Ok so today I’m feeling a bit precious, I’m trying not to talk too much about the miscarriage, this is meant to be a positive outlet and a positive change for me, but as much as I’m programmed to be a ‘coper’ and to get over things, I’m human and losing another baby was shocking and painful. Today I have to have a blood test so the doctors can see if I’m showing any HCG hormone , which would indicate ‘something’ is still ‘in there’. I’ve had the baby I lost last Monday referred to as product and tissue over the last week, something? Would saying ‘someone’ be more appropriate? Probably not, anyway I’m pretty confident my body has done well in removing all trace of said ‘something’, at least it has in the past, miscarrying is something I do quite well – that comment produces looks of shock and discomfort from doctors but I can’t help but try to introduce humour into every situation no matter how grim or inappropriate.
Over the weekend I did a lot of looking into PCOS and miscarriage on the internet. It’s been years since I’ve looked and now they say women with PCOS do appear to have more chance of having a miscarriage, 45% more chance, which is pretty huge, but they don’t know why. WHY NOT??? If I had a why, I feel like I could avoid it next time you know? What they do advise, is eating pretty much like I am, exercise, and stress reduction… plus some drugs that I’ve never heard of and will be asking my doctor about.
So I’m on the right track right? I make a smoothie. Today I add chia seeds, flaxseeds, almonds, walnuts and cashews (that I’ve soaked), plus a couple of leaves of collard greens from the garden. Grim. My little one wants to taste it, it’s such an interesting colour! She takes a sip. Says “nut” proudly, which is a new word for her. And happily gives me back the glass, preferring her kefir, berries and banana smoothie that I whipped up for her.
For lunch I eat the leftover baked ratatouille from last night. Then for dinner I feel like something rich so we have my version of surf and turf. NZ scallops quickly fried in butter, beef medallions on the bbq, topped off with a browned butter garlic and caper sauce. I gently fry a chopped leek in butter with a few cloves of garlic, once it’s soft I add in my beautiful rainbow beets that I’ve sliced up and washed. I add the lid onto the pan and turn down the heat, stirring them occasionally so nothing sticks and mixing them in with the leeks. They only take a few minutes to soften and they’re ready to eat. For the rest of the family I make a little mashed potato. I should probably apologise for my photos now, it’s not my strong suit. Presentation of food is not something I’m good at either, at school in home economics, a compulsory class that was meant to teach us how to cook, my teacher told me my offerings looked as though they’d been run over by a lawn mower – thanks Mrs whatever your name was, that gave me SO much confidence, not!
Those quick carbs like potato, pasta, rice are all handy for filling up the plate, but I’ve been relying on them a little too much since doing this challenge. My husband is tall and slim, we call him snake hips. He has one of those body types that has trouble keeping weight on. Our eldest daughter is similar to me in personality type: feels emotions strongly, gets the ‘h-anger’ if she doesn’t eat regularly and has an extremely sweet tooth. Worryingly she also complains of heachaches or a tender head sometimes which is how I feel tension headaches. I wonder if she has my mystery blood sugar defect too, so without eliminating any food types or being too restrictive, I do watch her diet and response to food like a hawk. I only cook one evening meal a day, and we all try to eat together if dad gets home on time. Unless the meal is a dog (and that does happen), I expect the kids to eat what we’re eating. After having a difficult time getting two year old India to eat real food, I eliminated snacks because she was living on crackers and other fillers. It was hard, especially her being our first child, eating and thriving is so emotionally charged for us parents right? We tried to keep things light and fun at the dinner table but we did make it a rule that everything must be tried, and we found that if she was hungry she would eat what was on offer. Now I think she eats pretty well, she’ll happily gobble down salad and other greens every night. She has snacks now she’s at school. At 10am the children eat what the school calls ‘brain food’. School says this is not the time for heavy carbs, so I pack something like this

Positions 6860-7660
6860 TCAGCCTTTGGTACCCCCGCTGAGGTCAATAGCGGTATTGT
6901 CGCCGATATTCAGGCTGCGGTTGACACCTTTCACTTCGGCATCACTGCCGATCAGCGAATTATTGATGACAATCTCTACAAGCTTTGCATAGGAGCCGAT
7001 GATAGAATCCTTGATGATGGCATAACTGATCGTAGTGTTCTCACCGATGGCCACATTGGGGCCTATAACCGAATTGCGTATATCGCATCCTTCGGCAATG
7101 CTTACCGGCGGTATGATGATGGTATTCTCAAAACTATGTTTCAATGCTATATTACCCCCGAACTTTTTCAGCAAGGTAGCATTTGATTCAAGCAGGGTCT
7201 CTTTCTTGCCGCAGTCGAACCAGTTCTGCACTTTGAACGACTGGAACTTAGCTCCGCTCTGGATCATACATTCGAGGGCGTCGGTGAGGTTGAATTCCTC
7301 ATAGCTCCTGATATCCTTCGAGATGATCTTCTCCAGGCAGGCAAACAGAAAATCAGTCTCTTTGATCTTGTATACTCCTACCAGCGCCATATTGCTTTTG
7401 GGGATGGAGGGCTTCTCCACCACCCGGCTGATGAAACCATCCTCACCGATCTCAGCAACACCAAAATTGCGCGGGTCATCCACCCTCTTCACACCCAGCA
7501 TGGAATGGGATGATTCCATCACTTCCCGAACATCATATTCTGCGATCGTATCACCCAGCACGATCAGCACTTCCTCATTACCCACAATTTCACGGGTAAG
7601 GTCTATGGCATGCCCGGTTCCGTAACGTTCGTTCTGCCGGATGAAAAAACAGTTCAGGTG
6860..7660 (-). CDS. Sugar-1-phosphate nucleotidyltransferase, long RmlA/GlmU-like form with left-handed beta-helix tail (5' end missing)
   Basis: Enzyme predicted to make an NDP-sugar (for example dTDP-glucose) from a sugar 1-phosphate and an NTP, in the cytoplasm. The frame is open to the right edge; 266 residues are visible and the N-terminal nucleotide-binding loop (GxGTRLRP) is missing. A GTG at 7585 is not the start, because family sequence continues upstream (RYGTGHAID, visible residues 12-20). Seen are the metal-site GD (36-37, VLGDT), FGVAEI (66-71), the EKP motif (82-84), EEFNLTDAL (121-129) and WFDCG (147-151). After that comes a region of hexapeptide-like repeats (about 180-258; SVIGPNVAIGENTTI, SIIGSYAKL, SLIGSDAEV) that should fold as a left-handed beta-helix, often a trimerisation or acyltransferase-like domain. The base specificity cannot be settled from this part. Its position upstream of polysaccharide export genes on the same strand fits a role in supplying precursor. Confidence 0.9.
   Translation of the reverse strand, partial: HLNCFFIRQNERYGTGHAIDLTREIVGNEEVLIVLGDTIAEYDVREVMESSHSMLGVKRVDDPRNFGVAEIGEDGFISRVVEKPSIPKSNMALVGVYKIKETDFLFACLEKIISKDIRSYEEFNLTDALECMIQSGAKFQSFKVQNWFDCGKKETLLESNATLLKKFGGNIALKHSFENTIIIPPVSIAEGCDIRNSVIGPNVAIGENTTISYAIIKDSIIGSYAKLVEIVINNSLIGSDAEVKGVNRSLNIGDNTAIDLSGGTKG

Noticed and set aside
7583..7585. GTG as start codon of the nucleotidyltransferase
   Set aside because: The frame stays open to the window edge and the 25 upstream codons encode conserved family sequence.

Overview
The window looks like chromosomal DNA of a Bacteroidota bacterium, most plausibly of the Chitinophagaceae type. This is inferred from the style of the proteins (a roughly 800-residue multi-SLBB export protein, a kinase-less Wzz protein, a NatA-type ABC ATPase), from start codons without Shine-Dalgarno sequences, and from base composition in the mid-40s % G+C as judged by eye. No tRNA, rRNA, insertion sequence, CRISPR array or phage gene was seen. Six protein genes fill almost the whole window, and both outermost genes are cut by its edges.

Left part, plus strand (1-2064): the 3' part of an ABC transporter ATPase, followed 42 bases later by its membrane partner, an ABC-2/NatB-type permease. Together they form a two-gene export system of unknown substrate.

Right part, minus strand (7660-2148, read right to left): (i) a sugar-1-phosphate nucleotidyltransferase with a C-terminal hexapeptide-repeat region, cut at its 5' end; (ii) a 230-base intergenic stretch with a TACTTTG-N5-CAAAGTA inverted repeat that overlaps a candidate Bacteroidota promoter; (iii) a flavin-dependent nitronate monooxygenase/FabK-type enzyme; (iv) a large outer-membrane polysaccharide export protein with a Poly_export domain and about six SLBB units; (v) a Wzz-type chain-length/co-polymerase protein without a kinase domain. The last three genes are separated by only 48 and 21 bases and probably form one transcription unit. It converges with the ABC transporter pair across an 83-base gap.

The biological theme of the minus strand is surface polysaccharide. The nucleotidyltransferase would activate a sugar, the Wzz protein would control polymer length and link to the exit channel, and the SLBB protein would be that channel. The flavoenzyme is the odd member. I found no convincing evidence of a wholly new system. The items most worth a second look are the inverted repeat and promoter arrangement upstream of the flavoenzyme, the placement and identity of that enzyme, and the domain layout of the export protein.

…whatever raw veg is seasonal with some nuts and dried fruit (today I added a few fresh blueberries because I had them). I try to choose sweet veg like capsicum, snow peas or sugar snaps, plus when it’s growing I add things like cucumber and tomato. I can’t do the same thing day in and day out or she just stops eating it and winter is harder than summer when the garden is producing so much more variety. I’ve just started dehydrating my own produce, so the dried apple ring and figs shown are my own. My two year old also has this every morning, she likes to be just like her big sister. When they’re eating veg like this in the morning and again with dinner I don’t worry so much if their lunch includes sandwiches or wholegrain pasta, but I try to avoid supermarket bread except for maybe one day a week. I’m always looking for alternatives and have trawled the internet and taken out multiple books for inspiration, what do you have for your lunch?
Thanks for reading, Lila x